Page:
re. Carpenters Bacharach medley ...
Definately mimed. If you look at the whole show, you will find that most of the concert is live. However, both Help and the Bacharach medley are mimed to the studio recordings - how can you tell? Easy! Just listen and compare - they are identical in every way, and the performance even includes all the double tracked vocals and harmonies. There are also a couple of songs in this concert which use the studio recordings for short introductory prompts for a few seconds before switching to live performances (watch Richard rush to catch up during the start of Rainy Days ... and listen to the change in piano tone for proof).

Duncan Walls

Just happen to be reading a bio of the Carpenters which mentions how anal Richard was that the performance of each song they had recorded be EXACTLY note for note and beat for beat (no drum flourishes get mentioned in connection with a rather bored and frustrated drummer) SO, MAYBE THIS is....

Rey in SD

The clip that is attached to this thread is definitely lip-synched...and I think it is also different than the BBC live special that others are referencing... However, the clips of the medley posted in the January 2006 archive "Carpenters Live in Australia Part 4" is definitely live - and well worth watching for the true talent Karen was!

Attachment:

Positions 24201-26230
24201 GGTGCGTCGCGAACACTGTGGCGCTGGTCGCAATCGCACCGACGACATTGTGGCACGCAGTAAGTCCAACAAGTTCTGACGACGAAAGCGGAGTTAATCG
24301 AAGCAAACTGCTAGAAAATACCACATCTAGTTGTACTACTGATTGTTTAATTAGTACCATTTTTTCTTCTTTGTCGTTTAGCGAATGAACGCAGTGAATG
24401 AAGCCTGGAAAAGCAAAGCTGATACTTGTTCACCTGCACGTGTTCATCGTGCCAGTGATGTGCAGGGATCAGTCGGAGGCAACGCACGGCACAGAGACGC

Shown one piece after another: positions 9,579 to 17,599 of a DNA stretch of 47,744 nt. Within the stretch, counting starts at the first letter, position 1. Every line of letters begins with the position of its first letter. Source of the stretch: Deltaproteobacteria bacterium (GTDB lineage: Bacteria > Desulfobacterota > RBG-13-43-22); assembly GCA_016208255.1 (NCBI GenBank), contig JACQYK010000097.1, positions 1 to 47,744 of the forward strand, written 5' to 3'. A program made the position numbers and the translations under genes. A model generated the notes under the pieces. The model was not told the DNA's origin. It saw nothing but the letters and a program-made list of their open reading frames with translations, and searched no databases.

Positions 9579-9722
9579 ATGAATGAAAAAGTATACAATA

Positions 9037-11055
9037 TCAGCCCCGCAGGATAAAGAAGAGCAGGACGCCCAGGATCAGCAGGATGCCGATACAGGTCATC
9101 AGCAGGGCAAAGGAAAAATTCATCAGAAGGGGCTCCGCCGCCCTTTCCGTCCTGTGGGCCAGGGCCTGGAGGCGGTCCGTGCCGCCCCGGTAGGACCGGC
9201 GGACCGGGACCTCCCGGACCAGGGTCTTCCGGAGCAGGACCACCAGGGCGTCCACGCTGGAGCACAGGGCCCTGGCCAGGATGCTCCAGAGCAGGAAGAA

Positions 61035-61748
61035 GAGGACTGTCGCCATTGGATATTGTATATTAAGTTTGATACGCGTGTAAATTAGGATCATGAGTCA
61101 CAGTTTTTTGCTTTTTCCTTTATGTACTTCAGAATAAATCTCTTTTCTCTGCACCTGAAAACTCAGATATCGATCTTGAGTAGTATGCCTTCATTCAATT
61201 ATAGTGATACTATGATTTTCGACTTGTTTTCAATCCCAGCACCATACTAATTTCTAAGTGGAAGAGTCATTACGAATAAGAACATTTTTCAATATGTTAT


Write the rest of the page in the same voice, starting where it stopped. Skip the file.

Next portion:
Jeffrey Link

As a fan way back to 1970 (and one who met Karen and Richard on numerous occasions), as well as a self-made expert on their albums, I can tell you this is definitely lip-synced because Karen and Richard did ALL of backup vocals on their albums. Anytime you hear more than one "Karen" as is the case in this medley -- you know it's not live. When the backup band does vocals, it's all male falsetto and just doesn't have the same perfect blend. They did perform this set live from time to time, but not in this clip. According to Richard, they often "played instrucments" along with the playback, just to make it look authentic for the cameras...because of the perfection of their studio quality, Karen was perhaps one of the best at doing this for TV.

Jeffrey
Washington, DC

Rob

This is ABSOLUTELY lip sycn'd & the dead give away is..... the backround vocals that enter within the first minute of the medley - it's the famous 'carpenters' harmony sound - Karen and Richards voices signing each part 2,3 or 4 times all mixed, eq'd and compressed together - easy give away.

Tom

Karen was a very good drummer, she was the drummer for the carpenders when the whole family was in it. She only sang a little. She also did some session work. Check out this web site for more info: